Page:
That is just one of the results of the ‘Global IT Security Risks’ survey conducted by Kaspersky Lab in partnership with B2B International, a global research agency, specializing in business research. More than 1,300 IT professionals in 11 countries participated in the survey.
The most common security threat comes in the form of viruses, spyware and other malicious programs. 31% of malware attacks resulted in some form of data loss, with 10% of companies reporting the loss of sensitive business data.
Only 70% of companies have implemented anti-malware protection fully across their businesses; 3% have no protection at all. The level of anti-malware implementation varies from country to country: in emerging markets 65% of companies have adopted it, while in the UK and US levels of implementation stood at 92% and 82% respectively. Despite this, the vast majority of companies still experienced an IT security breach in the last 12 months, and almost a third lost business information.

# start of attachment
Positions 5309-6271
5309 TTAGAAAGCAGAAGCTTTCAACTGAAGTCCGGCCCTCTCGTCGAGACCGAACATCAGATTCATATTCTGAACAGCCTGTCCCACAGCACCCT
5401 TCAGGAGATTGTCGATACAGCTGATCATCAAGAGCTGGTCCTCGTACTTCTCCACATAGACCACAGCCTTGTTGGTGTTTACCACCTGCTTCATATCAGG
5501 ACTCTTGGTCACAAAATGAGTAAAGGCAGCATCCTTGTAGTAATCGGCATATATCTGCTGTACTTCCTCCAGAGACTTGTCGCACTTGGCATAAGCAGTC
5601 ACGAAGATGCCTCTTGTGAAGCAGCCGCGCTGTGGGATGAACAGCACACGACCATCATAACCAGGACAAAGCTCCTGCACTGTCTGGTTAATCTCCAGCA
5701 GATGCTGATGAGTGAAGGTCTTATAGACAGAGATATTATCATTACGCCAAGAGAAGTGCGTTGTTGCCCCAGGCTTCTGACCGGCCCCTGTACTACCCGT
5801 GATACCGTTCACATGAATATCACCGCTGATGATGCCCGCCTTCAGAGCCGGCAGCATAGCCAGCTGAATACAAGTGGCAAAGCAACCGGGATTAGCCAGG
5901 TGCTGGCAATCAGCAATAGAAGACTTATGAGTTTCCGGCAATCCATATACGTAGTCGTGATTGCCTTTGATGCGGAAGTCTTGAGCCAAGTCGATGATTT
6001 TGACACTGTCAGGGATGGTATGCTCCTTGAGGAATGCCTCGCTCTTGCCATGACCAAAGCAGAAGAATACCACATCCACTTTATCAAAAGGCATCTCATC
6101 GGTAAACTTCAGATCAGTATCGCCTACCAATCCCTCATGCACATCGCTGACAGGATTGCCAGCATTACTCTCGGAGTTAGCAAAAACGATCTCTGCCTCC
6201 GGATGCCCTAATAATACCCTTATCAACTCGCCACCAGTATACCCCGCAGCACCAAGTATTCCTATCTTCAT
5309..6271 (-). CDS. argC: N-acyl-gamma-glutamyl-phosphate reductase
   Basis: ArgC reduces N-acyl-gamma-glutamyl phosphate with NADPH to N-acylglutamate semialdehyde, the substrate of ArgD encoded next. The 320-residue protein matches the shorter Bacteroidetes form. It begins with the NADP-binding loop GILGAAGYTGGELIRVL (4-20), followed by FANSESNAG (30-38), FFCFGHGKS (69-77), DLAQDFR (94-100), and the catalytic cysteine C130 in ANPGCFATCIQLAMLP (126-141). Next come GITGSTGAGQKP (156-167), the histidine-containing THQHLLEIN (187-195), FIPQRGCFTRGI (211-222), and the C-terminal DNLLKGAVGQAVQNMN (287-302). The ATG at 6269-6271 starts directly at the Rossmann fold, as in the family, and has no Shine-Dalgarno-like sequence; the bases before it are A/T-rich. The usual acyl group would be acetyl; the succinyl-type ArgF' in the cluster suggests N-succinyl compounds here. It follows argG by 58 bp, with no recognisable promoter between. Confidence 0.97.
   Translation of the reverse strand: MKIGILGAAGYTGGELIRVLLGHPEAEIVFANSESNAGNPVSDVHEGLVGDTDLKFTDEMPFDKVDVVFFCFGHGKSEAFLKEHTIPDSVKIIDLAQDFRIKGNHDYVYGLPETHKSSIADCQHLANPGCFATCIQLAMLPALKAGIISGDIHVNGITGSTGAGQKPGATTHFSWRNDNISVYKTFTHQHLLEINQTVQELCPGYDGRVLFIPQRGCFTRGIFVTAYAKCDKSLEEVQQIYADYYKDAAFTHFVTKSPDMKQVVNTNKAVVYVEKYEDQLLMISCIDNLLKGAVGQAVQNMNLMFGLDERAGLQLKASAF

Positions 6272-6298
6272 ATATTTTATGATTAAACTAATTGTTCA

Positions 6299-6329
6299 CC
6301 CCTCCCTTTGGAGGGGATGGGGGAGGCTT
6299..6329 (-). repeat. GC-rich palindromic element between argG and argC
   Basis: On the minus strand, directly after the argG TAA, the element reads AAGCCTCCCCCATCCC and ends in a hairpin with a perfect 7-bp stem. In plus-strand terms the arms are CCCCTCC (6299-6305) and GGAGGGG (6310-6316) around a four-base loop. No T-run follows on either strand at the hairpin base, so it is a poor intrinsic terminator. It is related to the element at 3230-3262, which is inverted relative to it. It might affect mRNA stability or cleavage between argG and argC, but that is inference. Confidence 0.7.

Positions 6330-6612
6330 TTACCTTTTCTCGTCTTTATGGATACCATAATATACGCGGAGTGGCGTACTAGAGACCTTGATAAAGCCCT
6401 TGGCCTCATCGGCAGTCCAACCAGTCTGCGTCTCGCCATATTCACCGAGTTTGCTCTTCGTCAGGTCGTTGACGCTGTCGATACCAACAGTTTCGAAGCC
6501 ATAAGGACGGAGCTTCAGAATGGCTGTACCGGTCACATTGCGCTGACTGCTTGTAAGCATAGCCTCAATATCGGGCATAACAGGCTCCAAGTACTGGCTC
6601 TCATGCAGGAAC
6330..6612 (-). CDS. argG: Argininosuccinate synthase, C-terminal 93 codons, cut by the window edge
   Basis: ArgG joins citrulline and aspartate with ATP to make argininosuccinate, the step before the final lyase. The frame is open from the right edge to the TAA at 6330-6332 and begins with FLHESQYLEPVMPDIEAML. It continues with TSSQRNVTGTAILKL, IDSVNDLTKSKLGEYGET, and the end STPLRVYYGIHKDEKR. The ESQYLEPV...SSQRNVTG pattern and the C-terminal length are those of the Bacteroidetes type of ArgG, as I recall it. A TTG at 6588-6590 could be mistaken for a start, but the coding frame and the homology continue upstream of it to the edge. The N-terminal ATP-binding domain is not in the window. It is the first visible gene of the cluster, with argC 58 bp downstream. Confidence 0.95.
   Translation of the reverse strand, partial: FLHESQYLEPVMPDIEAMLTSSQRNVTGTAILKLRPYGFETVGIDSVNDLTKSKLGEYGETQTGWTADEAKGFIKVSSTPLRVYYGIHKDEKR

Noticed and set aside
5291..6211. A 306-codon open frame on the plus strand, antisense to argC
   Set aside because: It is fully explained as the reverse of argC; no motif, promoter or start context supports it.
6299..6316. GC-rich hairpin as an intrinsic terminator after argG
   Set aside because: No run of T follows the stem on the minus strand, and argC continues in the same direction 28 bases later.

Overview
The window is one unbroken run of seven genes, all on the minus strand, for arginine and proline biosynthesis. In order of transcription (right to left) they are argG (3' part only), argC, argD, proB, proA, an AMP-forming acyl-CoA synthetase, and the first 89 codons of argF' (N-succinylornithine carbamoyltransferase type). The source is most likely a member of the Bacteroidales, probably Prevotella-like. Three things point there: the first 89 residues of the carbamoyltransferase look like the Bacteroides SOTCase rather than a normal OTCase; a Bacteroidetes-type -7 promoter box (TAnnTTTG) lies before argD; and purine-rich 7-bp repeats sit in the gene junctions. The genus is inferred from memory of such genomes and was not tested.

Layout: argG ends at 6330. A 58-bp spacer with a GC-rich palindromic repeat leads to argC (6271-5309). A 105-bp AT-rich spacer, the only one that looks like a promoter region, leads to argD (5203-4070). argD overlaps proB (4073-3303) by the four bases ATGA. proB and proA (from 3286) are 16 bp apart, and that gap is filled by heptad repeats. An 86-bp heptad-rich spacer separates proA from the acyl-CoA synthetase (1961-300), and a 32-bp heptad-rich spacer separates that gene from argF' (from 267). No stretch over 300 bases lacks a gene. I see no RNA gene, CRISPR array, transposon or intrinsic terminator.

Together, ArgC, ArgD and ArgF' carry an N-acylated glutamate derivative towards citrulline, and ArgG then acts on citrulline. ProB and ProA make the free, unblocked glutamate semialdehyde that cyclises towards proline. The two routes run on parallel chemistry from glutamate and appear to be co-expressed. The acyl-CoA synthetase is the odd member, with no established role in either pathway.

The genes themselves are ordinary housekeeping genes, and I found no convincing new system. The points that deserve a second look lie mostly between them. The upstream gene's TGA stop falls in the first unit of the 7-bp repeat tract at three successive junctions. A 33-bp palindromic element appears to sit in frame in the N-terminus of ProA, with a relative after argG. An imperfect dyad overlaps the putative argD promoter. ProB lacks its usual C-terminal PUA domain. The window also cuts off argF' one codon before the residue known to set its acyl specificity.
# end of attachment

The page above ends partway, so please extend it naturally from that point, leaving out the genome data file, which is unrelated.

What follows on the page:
“Such an attitude is surprising when you know that almost half of all organizations see cyber-threats as one of the top-three emerging risks: IT strategy is ranked even higher than financial, marketing and human resources strategy,” said Alexander Erofeev, Director of Market Intelligence & Insight at Kaspersky Lab. “The most likely explanation is underinvestment in IT security.” Indeed, the study shows that every second company evaluates its IT security budget as insufficient, and estimates that an increase of 25% or more is required. Currently, the average investment in IT security is reported to be $8,055 for small businesses, $83,200 for medium-sized companies and $3,263,476 for large corporations.